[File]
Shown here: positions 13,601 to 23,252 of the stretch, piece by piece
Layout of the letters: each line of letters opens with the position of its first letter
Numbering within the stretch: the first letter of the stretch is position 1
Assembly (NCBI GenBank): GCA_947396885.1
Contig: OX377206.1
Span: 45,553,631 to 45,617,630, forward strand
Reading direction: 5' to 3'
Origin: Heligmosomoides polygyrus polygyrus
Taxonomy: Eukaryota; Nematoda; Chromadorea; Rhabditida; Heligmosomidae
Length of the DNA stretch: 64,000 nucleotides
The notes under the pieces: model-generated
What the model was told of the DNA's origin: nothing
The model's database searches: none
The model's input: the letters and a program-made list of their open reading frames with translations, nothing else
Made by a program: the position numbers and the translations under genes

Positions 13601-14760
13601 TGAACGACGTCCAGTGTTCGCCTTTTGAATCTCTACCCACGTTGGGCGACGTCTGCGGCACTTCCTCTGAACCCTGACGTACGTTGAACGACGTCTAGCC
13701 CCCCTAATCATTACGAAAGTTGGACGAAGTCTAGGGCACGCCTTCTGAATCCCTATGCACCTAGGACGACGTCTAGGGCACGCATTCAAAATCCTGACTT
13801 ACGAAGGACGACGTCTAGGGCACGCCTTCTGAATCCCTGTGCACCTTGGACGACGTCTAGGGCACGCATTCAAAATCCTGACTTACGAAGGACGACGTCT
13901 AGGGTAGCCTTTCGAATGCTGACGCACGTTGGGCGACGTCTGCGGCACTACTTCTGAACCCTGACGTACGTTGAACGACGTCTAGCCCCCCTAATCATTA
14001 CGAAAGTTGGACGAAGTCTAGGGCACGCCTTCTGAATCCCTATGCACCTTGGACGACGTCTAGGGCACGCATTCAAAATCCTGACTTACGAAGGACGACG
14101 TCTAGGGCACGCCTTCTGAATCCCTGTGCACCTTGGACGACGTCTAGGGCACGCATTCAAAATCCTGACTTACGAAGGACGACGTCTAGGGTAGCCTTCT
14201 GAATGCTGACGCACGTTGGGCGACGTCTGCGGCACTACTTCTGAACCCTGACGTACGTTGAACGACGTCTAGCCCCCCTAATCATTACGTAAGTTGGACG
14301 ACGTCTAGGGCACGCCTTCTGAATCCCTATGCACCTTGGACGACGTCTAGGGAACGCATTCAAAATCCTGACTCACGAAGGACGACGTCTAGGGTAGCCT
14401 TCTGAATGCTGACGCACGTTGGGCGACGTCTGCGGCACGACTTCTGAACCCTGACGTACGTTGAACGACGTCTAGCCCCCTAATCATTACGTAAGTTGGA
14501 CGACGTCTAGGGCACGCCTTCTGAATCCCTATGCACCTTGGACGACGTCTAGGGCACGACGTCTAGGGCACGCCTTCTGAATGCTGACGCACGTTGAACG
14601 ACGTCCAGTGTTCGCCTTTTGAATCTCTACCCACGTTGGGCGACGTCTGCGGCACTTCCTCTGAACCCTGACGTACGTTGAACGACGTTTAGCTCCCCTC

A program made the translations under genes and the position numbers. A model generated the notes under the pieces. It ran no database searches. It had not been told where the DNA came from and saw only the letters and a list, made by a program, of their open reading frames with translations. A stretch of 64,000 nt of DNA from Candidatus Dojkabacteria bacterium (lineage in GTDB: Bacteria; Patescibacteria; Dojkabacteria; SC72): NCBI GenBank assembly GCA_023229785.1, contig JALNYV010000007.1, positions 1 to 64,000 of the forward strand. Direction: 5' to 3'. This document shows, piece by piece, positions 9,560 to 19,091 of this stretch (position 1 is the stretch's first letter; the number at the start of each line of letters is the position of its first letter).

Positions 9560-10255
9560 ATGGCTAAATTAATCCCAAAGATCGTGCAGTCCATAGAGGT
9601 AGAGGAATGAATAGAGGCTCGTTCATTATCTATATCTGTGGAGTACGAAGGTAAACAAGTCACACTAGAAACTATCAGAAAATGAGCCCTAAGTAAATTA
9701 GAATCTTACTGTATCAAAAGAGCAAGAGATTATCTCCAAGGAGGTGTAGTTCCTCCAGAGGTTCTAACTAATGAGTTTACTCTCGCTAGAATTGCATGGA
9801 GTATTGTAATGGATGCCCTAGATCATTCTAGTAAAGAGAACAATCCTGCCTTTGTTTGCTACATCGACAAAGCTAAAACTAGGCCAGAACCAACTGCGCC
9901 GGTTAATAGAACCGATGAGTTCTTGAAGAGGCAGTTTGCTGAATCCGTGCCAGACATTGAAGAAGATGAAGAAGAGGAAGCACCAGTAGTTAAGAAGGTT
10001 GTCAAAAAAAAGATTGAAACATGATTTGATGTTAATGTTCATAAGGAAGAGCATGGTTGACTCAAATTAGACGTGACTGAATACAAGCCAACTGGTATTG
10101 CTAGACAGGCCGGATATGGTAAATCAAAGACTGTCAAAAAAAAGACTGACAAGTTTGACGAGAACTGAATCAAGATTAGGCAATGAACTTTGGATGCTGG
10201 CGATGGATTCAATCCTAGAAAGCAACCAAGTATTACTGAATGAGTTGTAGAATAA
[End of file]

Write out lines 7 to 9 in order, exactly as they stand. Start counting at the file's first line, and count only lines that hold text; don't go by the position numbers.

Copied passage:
Reading direction: 5' to 3'
Origin: Heligmosomoides polygyrus polygyrus
Taxonomy: Eukaryota; Nematoda; Chromadorea; Rhabditida; Heligmosomidae